In the United Kingdom, King’s College London found out that the immunity to COVID-19 is short-lived and is likely to disappear in a few months.
The researchers from King’s College London conducted repeated tests of 96 COVID-19 positively tested healthcare workers and patients for the antibodies. According to the study, antibodies against the coronavirus peaked three weeks after the onset of symptoms but also fell rapidly.
The mild cases of coronavirus, the antibodies to the virus were not detected after three months of recovery. However, those who had severe symptoms had higher and long-lasting antibodies in their immune system. Peer-review and analysis of the study are pending to provide evidence and formal approval.
It was suggested that herd immunity (about 70-80% of the population to become infected with coronavirus) and vaccine both would play a role to combat COVID-19. However, there are doubts about herd immunity because it might not last long, and the potential vaccine might require regular boosters to prolong the antibodies.
The findings pointed out that although the immune system has various ways to combat coronavirus, the seasonal waves of coronavirus are expected, considering the low antibody count. Dr. Katie Doores lecturer from King’s College London and author of the study said,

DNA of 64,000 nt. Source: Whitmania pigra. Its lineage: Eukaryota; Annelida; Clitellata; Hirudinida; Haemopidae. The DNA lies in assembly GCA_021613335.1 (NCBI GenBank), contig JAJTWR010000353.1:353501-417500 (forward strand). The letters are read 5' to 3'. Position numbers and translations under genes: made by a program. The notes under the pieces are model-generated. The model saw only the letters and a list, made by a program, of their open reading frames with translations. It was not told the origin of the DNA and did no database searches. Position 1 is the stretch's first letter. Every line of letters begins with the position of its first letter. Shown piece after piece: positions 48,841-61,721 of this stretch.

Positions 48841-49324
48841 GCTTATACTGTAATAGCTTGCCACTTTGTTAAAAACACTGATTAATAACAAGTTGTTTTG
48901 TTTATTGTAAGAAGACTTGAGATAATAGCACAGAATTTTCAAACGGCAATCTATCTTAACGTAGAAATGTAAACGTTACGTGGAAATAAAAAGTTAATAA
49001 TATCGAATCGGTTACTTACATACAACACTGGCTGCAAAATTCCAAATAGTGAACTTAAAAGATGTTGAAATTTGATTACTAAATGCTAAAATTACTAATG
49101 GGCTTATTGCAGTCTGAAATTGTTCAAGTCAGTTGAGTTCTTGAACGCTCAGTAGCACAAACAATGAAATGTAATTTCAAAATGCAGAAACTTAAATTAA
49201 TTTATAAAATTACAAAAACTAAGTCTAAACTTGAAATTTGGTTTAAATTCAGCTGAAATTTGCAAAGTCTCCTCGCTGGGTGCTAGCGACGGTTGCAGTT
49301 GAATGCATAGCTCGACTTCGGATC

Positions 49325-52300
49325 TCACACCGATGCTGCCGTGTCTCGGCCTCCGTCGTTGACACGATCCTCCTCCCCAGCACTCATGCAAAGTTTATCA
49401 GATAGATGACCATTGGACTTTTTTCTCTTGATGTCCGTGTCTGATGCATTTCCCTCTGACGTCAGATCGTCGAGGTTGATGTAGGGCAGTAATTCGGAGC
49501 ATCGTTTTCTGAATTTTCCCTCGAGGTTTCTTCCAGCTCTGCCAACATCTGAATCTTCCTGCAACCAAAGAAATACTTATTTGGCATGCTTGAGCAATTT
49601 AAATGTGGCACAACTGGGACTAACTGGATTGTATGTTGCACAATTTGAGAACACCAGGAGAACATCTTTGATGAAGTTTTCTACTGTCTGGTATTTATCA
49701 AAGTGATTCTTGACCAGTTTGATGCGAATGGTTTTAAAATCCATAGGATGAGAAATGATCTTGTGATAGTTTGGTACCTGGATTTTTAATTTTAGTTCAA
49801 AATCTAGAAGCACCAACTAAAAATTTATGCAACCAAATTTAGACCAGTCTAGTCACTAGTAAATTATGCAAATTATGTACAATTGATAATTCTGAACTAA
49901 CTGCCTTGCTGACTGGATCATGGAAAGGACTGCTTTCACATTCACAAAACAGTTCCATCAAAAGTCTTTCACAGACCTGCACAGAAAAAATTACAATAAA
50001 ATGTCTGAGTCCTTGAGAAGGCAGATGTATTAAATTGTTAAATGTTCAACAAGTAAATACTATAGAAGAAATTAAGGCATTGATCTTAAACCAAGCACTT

“Infection tends to give you the best-case scenario for antibody response, so if your infection is giving you the antibody levels that wane in two to three months, the vaccine will potentially do the same thing.”
She also added that,
“People may need boosting, and one-shot might not be sufficient.”
The World Health Organization had also notified that people who recover from coronavirus are not necessarily immune for a life-time and might get infected again.
The researchers and health care professionals have suggested further research to determine the course of immunity and to have more than enough vaccinations available, considering the inefficacy of herd immunity for coronavirus.
Dr. Stephen Griffin also commented that,
“Vaccines in development will either need to generate stronger and longer-lasting protection compared to natural infection, or they may need to be given regularly.”